“Tension is at an all-time high here at the Capitol,” Paul said in the letter, which was provided to POLITICO. “We are all anxious about the shutdown and had to send the bulk of our staff home — worried about their future. … Maybe by chatting over coffee together, we can just talk and see if we can get along.”

Paul’s coffee announcement may amount to little more than optics in what has become an extended round of theatrics on Capitol Hill, with no resolution to the government shutdown in sight. But it’s the latest example of how the potential 2016 presidential hopeful is methodically seeking to broaden his appeal from 2010, when he ran for the Senate on a hard-right tea party platform with a devoted libertarian following.

Now, he’s building close ties to party leaders like Mitch McConnell — viewed skeptically by some conservative activists — while trying to keep up his appeal among the tea party right.

(PHOTOS: D.C. closes up shop)

In short, he’s no Ted Cruz.

“Anything a senator can do to create political space for our House colleagues is a good thing,” Sen. Lindsey Graham (R-S.C.) said when asked about the Paul efforts.

Cruz has become a hero on the right for vehemently attacking his Senate GOP colleagues for refusing to back his tactic to threaten a government shutdown if Democrats don’t defund Obamacare — alienating himself from Republican senators in the process.

Paul sided with Cruz in his anti-Obamacare effort, even signing a letter backing the defunding tactic and appearing with the Texas Republican for a portion of his 21-hour speech attacking Obamacare last week. But with Republican senators attacking the Cruz tactic as fruitless and politically damaging, Paul has maintained a lower profile. Paul has avoided becoming the face of the effort, eschewing direct confrontations with his colleagues — and even expressing concern about a government shutdown.

(POLITICO interview: Rep. Steve King predicts longer shutdown)

When asked why he was staying out of the spotlight just days before federal agencies closed, Paul responded: “I think it’s not a good idea to shut down the government.” Instead, he said it made more sense for House-Senate conference to resolve the Obamacare dispute to “split the difference.”

“That’s the way it really should work,” he said.

A day after Cruz’s marathon speech, Paul took to the Senate floor to engage in an extended colloquy with McConnell where the two men both railed about the ills of Obamacare, giving political cover to the GOP leader who opposed the Cruz effort to filibuster a government funding bill.

By keeping his foot in both camps, Paul has emerged as a key asset for his Kentucky colleague, McConnell, who can’t afford to undercut House Republicans in the shutdown fight without provoking a backlash from the right.

That could make Paul’s role increasingly critical if the shutdown grows politically unsustainable for the GOP and Senate Republicans begin to look for a way out of the crisis. On the Senate floor in recent days, Paul and McConnell have been seen talking extensively. And Paul’s suggestion for a short-term stop-gap measure on Monday came on the same day McConnell quietly sought to gauge support for a one-week plan.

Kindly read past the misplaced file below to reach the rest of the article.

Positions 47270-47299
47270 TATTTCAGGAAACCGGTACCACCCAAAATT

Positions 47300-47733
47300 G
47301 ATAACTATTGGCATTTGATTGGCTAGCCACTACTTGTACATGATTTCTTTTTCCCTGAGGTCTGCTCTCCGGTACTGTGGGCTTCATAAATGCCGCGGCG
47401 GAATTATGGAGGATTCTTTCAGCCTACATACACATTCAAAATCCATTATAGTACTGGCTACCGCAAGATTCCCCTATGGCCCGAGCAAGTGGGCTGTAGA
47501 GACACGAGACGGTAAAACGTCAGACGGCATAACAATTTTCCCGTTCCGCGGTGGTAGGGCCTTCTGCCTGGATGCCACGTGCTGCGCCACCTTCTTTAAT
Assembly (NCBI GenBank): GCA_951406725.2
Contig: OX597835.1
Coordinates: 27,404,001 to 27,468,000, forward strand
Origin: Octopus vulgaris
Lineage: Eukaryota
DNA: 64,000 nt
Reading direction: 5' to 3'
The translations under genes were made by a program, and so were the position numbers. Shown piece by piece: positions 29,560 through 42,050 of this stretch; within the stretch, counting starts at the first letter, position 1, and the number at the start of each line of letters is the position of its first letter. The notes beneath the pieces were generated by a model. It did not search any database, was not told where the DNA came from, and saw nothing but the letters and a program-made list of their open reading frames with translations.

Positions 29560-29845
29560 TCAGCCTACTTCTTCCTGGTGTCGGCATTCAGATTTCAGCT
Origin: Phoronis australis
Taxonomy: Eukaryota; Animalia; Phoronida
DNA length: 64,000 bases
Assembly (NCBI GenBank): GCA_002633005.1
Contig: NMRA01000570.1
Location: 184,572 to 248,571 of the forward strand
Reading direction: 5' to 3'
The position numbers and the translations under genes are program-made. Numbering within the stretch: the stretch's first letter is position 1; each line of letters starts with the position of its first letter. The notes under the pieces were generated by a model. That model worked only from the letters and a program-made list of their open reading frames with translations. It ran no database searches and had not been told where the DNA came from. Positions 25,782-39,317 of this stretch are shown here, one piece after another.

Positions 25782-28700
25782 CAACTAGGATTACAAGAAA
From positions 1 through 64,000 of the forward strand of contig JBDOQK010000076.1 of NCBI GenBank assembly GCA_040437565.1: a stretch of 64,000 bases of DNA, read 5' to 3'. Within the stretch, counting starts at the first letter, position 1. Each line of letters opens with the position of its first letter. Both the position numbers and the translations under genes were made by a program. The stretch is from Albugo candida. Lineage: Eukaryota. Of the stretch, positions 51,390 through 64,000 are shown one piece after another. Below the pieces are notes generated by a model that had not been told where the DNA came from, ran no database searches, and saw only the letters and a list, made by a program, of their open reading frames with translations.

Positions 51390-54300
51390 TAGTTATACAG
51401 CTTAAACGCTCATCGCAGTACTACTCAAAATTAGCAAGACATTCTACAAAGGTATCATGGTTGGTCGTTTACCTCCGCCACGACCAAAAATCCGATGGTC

(PHOTOS: 17 times the government has shut down)

But aides to the two Kentuckians deny they are coordinating their tactics, saying Paul is merely expressing his opinions about the best way forward.

While many Senate Republicans opposed the Cruz and House GOP tactics, many are now keeping their powder dry given that the government has shut down and there’s no clear resolution in sight. In interviews on Wednesday, Senate Republicans said they were not at that point yet of pressuring their House Republicans to buckle, saying that their best hope was to stay unified behind House Speaker John Boehner in the high-stakes battle.

“We’re at our best when we’re united,” said Sen. Johnny Isakson (R-Ga.).

Read more:

Congress Looks Resigned to a Shutdown

Congress Looks Resigned to a Shutdown

Matt Berman 7 hours ago

Do you think the government is going to shut down? That’s what CBS’s Bob Schieffer asked Senate Majority Whip Dick Durbin, D-Ill, on Face the Nation Sunday morning. “I’m afraid I do,” he said.

Right now, with a day and change left before the government shuts down if Congress can’t agree on how to fund it, Durbin’s prediction is looking pretty sage.

If for no other reason, that’s because with so little time left, the frame of the debate is still far from a position that could yield a real negotiation. On Sunday, Sens. Ted Cruz, R-Texas, and Rand Paul, R-Ky., took up a line on the budget fight that seems to prime the government for a shutdown. “It’s not a good idea to give the president 100 percent of what he wants on Obamacare without compromise,” Paul said on Face the Nation. “We’ve been offering him compromises.” On Meet the Press, Ted Cruz said much the same thing:  Continue reading “Congress Looks Resigned to a Shutdown”